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A season of small-scale storytelling on Supernatural could only end in an abandoned Mexican restaurant in Nebraska. Season 10 dropped the typical end-of-the-world season-long arc in favor of a dilemma that pushed Sam and Dean’s brotherly bond to its breaking point.
“The Prisoner” was the best episode of this show I’ve seen since “Road Trip” in Season 9. The most amazing part of this hour was that it delivered the goods without a typical Supernatural plot. The characters, their interactions, and their growth were all it took to give us a dynamite hour of television.
“Dark Dynasty” reminded us of the love that Sam, Castiel, and Charlie have for Dean. They will go to any length to save their friend from the Mark of Cain, even if their plan for saving him involves going behind his back, working with Rowena, and messing with the Book of the Damned.
“Angel Heart” was surprisingly touching and provided a fitting end to the Novak family arc. The chess pieces are being shuffled into position for an exciting finish to Season 10.
When Supernatural sticks to doing original stories, there are few shows that can match its creativity and execution. Ten seasons have given this show a rich mythology and it’s immensely rewarding to see new uses for characters and settings from seasons past.
“Inside Man” reminded us that despite its age, Supernatural still has some magic left in the tank. A cold open with our main characters had my attention right away, and when I saw Bobby with his feet propped and Kenny Rogers playing on the radio, I knew we were in for a treat.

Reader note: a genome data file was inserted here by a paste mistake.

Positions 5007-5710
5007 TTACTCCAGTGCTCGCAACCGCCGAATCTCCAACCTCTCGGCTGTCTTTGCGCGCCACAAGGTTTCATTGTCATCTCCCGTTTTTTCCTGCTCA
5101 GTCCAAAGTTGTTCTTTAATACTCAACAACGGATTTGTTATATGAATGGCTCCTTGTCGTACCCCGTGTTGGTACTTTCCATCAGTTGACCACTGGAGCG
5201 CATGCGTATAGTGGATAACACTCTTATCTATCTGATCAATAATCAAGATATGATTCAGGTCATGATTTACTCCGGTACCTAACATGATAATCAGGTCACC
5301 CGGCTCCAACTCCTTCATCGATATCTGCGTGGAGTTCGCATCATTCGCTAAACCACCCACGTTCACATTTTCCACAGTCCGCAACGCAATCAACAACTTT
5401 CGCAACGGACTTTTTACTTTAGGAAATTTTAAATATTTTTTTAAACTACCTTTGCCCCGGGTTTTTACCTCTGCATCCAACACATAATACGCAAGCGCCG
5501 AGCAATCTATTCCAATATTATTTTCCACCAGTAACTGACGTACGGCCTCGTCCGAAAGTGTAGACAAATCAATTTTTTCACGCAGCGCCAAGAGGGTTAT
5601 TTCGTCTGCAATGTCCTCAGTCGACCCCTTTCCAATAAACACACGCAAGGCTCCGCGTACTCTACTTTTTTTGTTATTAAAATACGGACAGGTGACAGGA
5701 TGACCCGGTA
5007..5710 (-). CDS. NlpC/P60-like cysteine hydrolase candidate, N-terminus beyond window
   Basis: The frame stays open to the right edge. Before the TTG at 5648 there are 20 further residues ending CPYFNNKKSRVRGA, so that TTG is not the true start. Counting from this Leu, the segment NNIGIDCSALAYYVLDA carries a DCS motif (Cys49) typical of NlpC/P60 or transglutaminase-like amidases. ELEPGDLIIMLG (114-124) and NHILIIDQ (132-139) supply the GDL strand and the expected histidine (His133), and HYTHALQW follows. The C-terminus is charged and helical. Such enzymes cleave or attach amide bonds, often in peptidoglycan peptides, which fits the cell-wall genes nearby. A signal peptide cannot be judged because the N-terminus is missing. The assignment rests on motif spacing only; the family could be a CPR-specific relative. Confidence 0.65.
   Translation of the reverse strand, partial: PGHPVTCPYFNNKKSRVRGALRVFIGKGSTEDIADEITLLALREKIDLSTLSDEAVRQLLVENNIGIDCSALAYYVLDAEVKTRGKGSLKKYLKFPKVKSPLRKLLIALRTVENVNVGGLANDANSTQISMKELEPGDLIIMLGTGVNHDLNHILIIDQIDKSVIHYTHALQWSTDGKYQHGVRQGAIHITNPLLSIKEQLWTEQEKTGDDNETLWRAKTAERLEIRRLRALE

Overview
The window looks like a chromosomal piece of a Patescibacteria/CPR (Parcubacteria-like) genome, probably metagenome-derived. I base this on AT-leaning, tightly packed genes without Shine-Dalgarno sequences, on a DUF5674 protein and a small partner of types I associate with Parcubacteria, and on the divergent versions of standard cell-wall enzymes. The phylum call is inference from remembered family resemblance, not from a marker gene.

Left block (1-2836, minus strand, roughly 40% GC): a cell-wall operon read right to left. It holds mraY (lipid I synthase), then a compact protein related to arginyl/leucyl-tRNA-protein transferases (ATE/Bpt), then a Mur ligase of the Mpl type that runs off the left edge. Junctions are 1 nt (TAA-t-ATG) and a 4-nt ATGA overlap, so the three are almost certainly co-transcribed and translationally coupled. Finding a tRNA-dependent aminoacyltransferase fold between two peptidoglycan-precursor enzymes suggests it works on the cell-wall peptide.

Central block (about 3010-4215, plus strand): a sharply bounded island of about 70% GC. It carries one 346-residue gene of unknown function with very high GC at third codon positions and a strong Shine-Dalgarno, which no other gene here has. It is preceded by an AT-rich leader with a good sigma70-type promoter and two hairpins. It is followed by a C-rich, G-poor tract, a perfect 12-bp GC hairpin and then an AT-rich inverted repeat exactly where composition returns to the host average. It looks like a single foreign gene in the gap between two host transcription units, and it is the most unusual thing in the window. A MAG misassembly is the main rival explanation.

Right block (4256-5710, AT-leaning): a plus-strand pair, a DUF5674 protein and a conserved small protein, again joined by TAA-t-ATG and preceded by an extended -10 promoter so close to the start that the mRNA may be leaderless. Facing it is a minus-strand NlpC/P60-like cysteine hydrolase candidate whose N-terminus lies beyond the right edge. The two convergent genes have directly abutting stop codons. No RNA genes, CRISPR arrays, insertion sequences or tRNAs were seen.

What a fan looks for in these standalone episodes is one memorable scene that will serve as a lasting season memory. I won’t remember any details of “Paint It Black” after Season 10 concludes save for Jensen Ackles’ most masterful performance in quite some time.
Supernatural returned from its umpteenth hiatus this season with one of its stronger hours in a while. “The Things They Carried” brought former Dean-o stalker Cole back into the picture for a hunt involving soldiers harboring an evil worm.
In tonight's episode we got an emotionally draining confrontation between Cain and his chosen successor, Dean, that ranks up there as one of the best showdowns in Supernatural history. But we also got several episodes worth of story crammed into 42 minutes because the preceding 13 episodes were so unfocused.
What elevated tonight’s episode of Supernatural was its commitment to social commentary, something this show has done very well over the years, and the targets in “Halt and Catch Fire” were multiple – college students, Greek life, and, most noticeably, tech-obsessed youth.
"About a Boy" dealt with the season’s mythology only briefly but had enough winning ingredients to rise above the problems that plague over throwaway episodes. You had a new twist on a familiar story and plenty of humor sprinkled throughout.
When Claire was taken off the board last week, Supernatural suddenly had an opening for its token female character. The show wasted little time in filling that void as Charlie returned from Oz in more ways than one. Or, should I say, more bodies than one.
On the same night that President Obama delivered the State of the Union, Supernatural fans got a reassuring update on the status of Season 10 during “The Hunter Games.” Sam and Dean returned in a tight hour of storytelling that utilized the show’s best characters in refreshing ways.
Supernatural’s midseason finale was a microcosm of Season 10 to this point. The episode started slow and gradually built to a simmering conclusion. No big shocks or “Apocalypse take 3” this time. Just a smaller scale, more intimate storyline that reunited Castiel with the Winchesters and set the stage for what’s to come with Dean’s slow descent into madness.
If you’ve been keeping tabs on The Flash recently, you may already know that tonight’s midseason finale will be extra special. The CW agreed to allow the episode to run for two minutes extra in order to help The Flash achieve the exact vision the show wanted for the winter finale.